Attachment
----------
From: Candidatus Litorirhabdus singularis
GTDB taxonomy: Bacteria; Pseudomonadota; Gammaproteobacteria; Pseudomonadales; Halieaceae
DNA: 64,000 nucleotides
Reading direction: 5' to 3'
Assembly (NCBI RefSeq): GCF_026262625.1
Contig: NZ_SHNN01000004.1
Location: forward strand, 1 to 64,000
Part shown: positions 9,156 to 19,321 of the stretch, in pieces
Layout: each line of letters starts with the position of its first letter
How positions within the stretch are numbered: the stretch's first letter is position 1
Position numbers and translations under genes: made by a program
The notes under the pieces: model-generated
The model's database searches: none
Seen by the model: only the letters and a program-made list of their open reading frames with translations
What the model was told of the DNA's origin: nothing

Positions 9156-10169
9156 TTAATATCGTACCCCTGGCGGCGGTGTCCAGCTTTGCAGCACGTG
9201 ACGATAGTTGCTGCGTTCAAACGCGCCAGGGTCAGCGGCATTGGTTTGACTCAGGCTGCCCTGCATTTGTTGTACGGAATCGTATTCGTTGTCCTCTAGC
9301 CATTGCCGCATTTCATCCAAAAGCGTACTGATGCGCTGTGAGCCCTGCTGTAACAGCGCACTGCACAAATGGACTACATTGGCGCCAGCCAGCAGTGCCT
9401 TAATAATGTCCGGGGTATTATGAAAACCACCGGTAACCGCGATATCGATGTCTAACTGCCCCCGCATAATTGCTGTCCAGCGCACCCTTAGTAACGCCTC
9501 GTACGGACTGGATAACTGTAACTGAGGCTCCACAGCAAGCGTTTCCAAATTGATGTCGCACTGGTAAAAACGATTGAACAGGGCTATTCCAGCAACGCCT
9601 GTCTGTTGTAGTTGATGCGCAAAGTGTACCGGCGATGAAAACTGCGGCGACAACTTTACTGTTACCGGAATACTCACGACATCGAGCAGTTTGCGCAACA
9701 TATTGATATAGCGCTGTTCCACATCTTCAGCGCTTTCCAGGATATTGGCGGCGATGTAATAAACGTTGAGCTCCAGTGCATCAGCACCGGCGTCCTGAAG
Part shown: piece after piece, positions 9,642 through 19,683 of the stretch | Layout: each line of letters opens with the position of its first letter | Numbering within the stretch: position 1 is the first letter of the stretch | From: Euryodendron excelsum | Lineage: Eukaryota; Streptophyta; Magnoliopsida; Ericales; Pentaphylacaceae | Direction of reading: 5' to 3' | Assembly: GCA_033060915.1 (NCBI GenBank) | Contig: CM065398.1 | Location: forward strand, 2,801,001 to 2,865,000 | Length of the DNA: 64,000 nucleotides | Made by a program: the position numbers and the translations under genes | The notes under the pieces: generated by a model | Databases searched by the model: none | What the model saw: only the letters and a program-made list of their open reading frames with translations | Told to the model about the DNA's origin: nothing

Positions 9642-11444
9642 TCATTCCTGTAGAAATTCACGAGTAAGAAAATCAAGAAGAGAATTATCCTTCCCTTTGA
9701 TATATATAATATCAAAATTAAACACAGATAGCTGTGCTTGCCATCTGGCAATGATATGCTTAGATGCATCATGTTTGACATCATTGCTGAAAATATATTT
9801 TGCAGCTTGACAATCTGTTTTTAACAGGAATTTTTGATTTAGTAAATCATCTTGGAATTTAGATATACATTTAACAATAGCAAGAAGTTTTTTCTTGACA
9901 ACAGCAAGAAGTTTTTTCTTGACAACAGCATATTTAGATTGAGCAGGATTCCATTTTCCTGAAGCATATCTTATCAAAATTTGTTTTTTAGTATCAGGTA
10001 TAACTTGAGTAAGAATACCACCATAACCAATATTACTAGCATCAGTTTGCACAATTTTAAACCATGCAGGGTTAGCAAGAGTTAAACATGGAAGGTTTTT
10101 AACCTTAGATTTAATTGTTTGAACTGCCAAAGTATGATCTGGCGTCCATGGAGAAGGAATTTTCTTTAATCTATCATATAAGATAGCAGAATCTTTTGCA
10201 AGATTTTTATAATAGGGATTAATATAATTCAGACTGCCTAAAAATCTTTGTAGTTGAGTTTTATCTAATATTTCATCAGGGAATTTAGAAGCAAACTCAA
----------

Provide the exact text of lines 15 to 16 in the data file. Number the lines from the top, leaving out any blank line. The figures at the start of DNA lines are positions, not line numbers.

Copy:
What the model was told of the DNA's origin: nothing

Positions 9156-10169